It’s ironic that Mrs. America stars two Aussies, Cate Blanchett and Rose Byrne in principal roles. But they are captivating in their roles.
The new FX-produced drama is one of those shows that you can expect to hear much about come awards season. It is full of solid performances by a formidable female ensemble.
Set from 1971 it is divided into two camps: the outspoken Equal Rights Amendment and the conservative women who gave rise to the Moral Majority.
Best-selling author Phyllis Schlafly (Cate Blanchett) is as comfortable with cooking muffins as she is with her interest in American politics. Appearing on talk shows, exerting influence with politicians, she is unimpressed with feminist causes when there are issues of national security at hand. And she is encouraged by friend and housewife Alice Macray (Sarah Paulson) to lead the way.
“You’re never just a housewife. But there’s no more important job for a woman,” Phyllis insists.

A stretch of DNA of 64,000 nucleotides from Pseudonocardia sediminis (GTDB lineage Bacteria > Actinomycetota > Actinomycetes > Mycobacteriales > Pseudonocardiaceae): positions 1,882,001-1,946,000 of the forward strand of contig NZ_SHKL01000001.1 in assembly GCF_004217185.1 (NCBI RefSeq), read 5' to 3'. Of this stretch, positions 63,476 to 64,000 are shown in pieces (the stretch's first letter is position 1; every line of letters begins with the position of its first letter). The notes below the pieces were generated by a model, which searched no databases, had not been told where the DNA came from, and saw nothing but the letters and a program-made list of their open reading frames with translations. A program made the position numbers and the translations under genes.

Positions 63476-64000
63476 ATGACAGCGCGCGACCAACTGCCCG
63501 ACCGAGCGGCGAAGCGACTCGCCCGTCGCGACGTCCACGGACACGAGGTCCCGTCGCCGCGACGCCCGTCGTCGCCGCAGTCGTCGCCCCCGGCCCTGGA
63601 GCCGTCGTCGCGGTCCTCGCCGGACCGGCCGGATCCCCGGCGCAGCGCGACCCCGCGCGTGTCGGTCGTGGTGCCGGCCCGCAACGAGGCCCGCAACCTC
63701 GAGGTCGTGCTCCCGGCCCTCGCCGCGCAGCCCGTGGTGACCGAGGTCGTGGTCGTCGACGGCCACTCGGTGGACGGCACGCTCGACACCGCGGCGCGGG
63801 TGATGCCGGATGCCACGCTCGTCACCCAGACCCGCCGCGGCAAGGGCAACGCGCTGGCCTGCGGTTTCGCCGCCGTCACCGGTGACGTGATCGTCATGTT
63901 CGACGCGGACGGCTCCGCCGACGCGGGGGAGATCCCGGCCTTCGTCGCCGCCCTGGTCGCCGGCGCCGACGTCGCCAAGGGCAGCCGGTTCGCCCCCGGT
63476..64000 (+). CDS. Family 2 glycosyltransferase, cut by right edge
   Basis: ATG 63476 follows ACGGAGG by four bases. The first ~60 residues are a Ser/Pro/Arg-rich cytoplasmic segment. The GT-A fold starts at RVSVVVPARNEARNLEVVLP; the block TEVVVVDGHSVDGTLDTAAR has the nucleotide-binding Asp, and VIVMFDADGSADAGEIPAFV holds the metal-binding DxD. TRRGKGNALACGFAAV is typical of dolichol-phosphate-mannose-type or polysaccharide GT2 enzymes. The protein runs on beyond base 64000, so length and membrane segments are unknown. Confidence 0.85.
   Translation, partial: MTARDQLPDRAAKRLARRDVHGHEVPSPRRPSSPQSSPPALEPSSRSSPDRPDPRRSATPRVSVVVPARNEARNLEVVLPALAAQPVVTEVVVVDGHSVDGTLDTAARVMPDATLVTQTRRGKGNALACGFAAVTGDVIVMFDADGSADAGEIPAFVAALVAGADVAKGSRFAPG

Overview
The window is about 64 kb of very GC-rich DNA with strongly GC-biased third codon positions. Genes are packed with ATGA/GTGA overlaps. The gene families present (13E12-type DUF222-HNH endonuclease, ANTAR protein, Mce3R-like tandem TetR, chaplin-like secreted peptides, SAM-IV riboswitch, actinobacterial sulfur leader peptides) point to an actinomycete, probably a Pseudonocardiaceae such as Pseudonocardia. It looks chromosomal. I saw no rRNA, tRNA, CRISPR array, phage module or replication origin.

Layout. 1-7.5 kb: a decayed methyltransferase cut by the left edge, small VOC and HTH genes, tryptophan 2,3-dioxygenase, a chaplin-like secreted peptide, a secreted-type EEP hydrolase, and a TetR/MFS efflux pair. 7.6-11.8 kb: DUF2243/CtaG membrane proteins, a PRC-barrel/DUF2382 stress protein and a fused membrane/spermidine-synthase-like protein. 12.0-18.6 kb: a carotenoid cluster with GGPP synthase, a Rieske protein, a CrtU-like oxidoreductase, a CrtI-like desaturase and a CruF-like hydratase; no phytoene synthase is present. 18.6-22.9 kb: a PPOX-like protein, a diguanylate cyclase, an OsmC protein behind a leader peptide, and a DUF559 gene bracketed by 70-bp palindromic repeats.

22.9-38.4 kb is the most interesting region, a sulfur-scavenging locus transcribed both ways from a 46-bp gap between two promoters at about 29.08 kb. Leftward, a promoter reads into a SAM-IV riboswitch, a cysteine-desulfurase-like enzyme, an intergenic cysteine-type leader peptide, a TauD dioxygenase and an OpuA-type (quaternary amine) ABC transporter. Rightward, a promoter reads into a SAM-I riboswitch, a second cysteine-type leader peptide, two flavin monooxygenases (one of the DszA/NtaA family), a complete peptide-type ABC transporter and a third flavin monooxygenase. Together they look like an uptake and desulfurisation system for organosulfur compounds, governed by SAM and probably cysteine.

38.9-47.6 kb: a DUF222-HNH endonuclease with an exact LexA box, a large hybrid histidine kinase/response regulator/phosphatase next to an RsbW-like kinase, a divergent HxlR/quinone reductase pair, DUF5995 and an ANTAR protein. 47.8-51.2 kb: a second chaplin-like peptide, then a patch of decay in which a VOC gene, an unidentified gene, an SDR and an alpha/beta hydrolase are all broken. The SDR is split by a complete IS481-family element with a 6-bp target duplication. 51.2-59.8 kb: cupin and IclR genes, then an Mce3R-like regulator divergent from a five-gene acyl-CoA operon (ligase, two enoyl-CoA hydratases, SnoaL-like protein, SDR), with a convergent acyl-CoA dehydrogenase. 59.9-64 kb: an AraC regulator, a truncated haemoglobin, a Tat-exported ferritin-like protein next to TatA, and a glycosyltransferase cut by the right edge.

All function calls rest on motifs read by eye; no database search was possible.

Her strong views come at a time when men still make all the decisions both at home and in Washington DC -she and husband Fred (John Slattery) even have an African American housemaid. Yet she isn’t about to let her gender suppress her ambitions.
“Some women like to blame sexism for their failures,” she reveals.
But she will also gather a fiery troupe of conservative women opposed to the Equal Rights Movement.
Journalist Gloria Steinem (Rose Byrne) is one of several radical feminists making noise in America. Dismissed as abortion empathisers, they draw attention to their views and suppression through the corridors of Washington -even if they are at odds over how best to achieve their aims.
Views and strategies fight to be heard including from activists Bella Abzug (Margo Martindale), Betty Friedan (Tracey Ullman) and black rights leader Shirley Chisholm (Uzo Aduba).
Episodes in this miniseries created by Dahvi Waller will highlight the women at various junctures. This leads to some firebrand performances by the talented cast, dressed immaculately in period costume. There are also some lengthy scenes that allow for acting chops and subtext.
The production is also punctuated with a funky ’70s soundtrack which helps transport the viewer to a time of vast change.
Phyllis Schlafly may be America’s answer to Britain’s Mary Whitehouse (previously portrayed on screen by Julie Walters) but at a time of Trumpism, it’s important to put context on how the Moral Majority took shape.
Mrs. America airs 8:30pm Tuesdays on FOX Showcase.